Kamala-Harris-US-Vice-President-elect-2020

Kamala Harris: US Vice President-elect 2020

  • blog
  • 12th Nov, 2020
Kamala-Harris-US-Vice-President-elect-2020

Just over a year ago, as the senator from California hoping to win the Democratic nomination for the presidency, Kamala Harris launched a potent attack on Joe Biden over race during a debate. Many thought it inflicted a significant blow on his ambitions. But till the end of the year, her campaign was dead and it was Mr. Biden who returned the 56-year-old to the national spotlight by putting her on his ticket.

On being elected as the first female Vice President in United States history, Kamala said—While I may be the first woman in this office, I will not be the last.

Here’s all you want to learn about Kamala Harris, her past, her struggles, her family and her career!

Born to two immigrant parents, an Indian-born mother and a Jamaican-born father. Her parents got divorced when she was just five and raised by her Hindu single mother, Shyamala Gopalan Harris, who was a cancer researcher and civil rights activist. Kamala’s father, Donald J. Harris, was a Professor at Stanford University. Her upbringing engaged with the Indian heritage, joining her mother on visits to India. But Kamala Harris once has said that her mother adopted Oakland’s black culture, immersing her two daughters—Kamala and her younger sister Maya—within it. Her younger sibling, Maya, later became a public policy advocate. After studying politics and economics (B.A., 1986) at Howard University, Kamala earned an academic degree (1989) from Hastings College.

She subsequently served as a Deputy District Attorney (1990–98) in Oakland, earning a reputation for toughness as she prosecuted cases of gang violence, drug traffic, and sexual assault. Harris rose through the ranks, becoming DA in 2004. In 2010, a margin of narrowly elected as attorney general of California winning her 1 percent. Thus becoming the primary female and therefore the first African American to carry the post. After taking office the subsequent year, she showed political independence, rejecting, for instance, pressure from the administration of President Barack Obama. For her to settle a nationwide lawsuit against mortgage lenders for unfair practices. Rather, she suppressed California’s case and in 2012 won a judgment five times higher than that originally offered. Her refusal to defend Proposition 8 (2008), which banned same-sex marriage within the state, helped lead it being overturned in 2013. Harris’s book, Smart on Crime published in 2009, co-written with Joan O’C. They considered Hamilton a model for handling the matter of criminal recidivism.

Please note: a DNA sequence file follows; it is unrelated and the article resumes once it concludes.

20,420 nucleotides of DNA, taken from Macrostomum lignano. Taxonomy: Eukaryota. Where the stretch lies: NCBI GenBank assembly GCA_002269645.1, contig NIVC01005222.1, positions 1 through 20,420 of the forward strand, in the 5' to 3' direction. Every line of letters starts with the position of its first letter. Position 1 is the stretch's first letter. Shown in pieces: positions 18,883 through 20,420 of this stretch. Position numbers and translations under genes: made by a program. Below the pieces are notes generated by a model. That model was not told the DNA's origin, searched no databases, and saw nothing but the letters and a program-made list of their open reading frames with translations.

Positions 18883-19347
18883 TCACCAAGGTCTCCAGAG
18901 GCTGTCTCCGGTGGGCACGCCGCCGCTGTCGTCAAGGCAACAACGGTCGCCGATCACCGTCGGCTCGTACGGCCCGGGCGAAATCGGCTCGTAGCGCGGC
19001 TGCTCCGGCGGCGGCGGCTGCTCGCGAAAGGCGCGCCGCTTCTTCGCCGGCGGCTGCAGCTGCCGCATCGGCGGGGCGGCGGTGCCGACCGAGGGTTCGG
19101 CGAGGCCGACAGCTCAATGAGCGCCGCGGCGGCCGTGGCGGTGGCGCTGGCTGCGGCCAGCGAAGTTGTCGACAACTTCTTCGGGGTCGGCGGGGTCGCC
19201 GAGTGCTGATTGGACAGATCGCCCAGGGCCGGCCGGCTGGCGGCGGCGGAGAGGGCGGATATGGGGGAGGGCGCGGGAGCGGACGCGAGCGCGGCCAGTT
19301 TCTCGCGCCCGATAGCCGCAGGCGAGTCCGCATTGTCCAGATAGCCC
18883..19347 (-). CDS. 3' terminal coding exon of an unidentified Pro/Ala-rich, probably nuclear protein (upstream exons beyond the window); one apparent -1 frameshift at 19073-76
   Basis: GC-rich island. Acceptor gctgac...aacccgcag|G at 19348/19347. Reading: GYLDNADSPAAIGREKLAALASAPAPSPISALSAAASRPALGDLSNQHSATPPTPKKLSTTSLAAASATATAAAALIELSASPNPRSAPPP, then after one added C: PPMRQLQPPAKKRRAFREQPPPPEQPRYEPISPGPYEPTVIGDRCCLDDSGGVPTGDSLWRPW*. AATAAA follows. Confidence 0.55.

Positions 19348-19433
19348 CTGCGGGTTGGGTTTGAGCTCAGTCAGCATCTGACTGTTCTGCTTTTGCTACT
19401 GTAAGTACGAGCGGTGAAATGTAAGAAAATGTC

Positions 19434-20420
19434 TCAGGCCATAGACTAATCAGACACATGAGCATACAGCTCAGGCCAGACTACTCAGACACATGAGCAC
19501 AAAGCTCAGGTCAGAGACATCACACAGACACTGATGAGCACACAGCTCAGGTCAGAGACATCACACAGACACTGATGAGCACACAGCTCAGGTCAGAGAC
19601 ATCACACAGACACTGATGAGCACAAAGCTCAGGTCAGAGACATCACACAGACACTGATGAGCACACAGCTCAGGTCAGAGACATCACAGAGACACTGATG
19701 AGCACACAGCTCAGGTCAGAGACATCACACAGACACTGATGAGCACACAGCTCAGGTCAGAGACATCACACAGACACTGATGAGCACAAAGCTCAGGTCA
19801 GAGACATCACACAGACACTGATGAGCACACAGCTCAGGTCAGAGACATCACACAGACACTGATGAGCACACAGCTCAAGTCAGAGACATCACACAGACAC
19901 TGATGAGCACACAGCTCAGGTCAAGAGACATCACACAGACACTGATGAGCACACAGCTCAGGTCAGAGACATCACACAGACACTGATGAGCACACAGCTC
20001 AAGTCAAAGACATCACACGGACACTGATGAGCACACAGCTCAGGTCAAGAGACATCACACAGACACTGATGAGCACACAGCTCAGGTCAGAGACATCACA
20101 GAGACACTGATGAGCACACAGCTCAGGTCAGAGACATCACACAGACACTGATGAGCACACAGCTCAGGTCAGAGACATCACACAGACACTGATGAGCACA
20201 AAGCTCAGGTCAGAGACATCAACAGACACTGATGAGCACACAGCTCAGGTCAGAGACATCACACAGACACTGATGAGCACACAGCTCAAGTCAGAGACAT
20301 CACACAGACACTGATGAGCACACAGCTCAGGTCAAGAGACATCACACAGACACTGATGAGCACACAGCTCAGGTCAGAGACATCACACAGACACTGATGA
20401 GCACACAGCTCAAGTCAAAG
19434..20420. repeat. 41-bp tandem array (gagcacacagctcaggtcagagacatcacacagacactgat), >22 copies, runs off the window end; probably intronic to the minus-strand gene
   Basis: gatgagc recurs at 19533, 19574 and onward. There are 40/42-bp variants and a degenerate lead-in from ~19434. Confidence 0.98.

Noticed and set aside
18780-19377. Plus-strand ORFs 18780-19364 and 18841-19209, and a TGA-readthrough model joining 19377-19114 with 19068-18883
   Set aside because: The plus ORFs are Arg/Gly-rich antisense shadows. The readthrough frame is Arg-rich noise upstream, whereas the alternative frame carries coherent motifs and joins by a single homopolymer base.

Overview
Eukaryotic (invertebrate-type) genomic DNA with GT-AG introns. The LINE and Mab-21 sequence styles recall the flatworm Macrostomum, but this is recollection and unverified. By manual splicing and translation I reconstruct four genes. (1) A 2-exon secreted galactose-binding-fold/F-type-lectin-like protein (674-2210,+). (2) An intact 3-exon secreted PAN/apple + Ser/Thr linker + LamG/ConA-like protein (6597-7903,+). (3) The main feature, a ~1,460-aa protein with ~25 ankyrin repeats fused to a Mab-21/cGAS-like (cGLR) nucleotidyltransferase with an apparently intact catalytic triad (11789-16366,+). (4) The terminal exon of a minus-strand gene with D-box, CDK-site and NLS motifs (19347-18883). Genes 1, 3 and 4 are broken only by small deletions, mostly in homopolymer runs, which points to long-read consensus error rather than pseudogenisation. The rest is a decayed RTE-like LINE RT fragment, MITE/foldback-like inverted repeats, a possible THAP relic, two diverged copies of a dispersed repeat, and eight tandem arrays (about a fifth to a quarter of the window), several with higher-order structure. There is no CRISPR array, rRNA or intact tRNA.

Harris delivered a memorable address at the Democratic National Convention in 2012, uplifting her national profile. Two years afterward, she got married to attorney Douglas Emhoff. Widely considered as a rising star within the party, she was recruited to run for the U.S. Senate seat formerly held by Barbara Boxer, who was retiring. In early 2015 Harris declared her candidacy, and on the campaign trail, she involved immigration and criminal-justice reforms, increases to the minimum wage, and protection of women’s reproductive rights. She easily won the 2016 election.

After taking office in January 2017, Harris began serving on both the Committee on Intelligence and the Judiciary Committee, among other assignments. She became known for her prosecutorial sort of questioning witnesses during hearings, which drew criticism—and occasional interruptions—from Republican senators. In June 2017 she drew particular attention for her inquiries to U.S. Attorney General Jeff Sessions, who was testifying before the intelligence committee on alleged Russian interference within the 2016 presidential election; she had earlier called on him to resign. Harris’s biography, “The Truths We Hold”—an American Journey was published in January 2019.

Shortly afterward Harris announced she was seeking the Democratic presidential nomination in 2020. From the outset, she together with the leading contenders, and she drew particular attention when, during a primary debate. She had a contentious exchange with fellow candidate Joe Biden over his opposition to high school busing within the 1970s and ’80s, among other race-related topics. Although Harris’s support increased initially, by September 2019 her campaign was in serious trouble, and in December they dropped her out of the race.

However, she continued to take care of her status, notably becoming the number one advocate for social-justice reform following the May 2020, death of George Floyd, an African American who had been in police custody. Her efforts silenced those who had criticized her tenure as attorney general, alleging that she had not investigated charges of police misconduct, including questionable shootings. Others, however, felt that her embrace of reform was a political maneuver to maximize the increasing public popularity of social change. As racial injustice became a serious issue within the United States, many Democrats called on Biden, the party’s presumptive nominee, to pick an African American woman—a demographic that was seen as pivotal to his election chances—as his vice-presidential campaigner. In August 2020 Biden chose Harris, and she thus became the first Black woman to seem on a major party’s national ticket. In November 2020 she became the first Black woman to be elected as the vice president of the United States.

The White House official website has detail portfolio of Kamala Harris. Link over here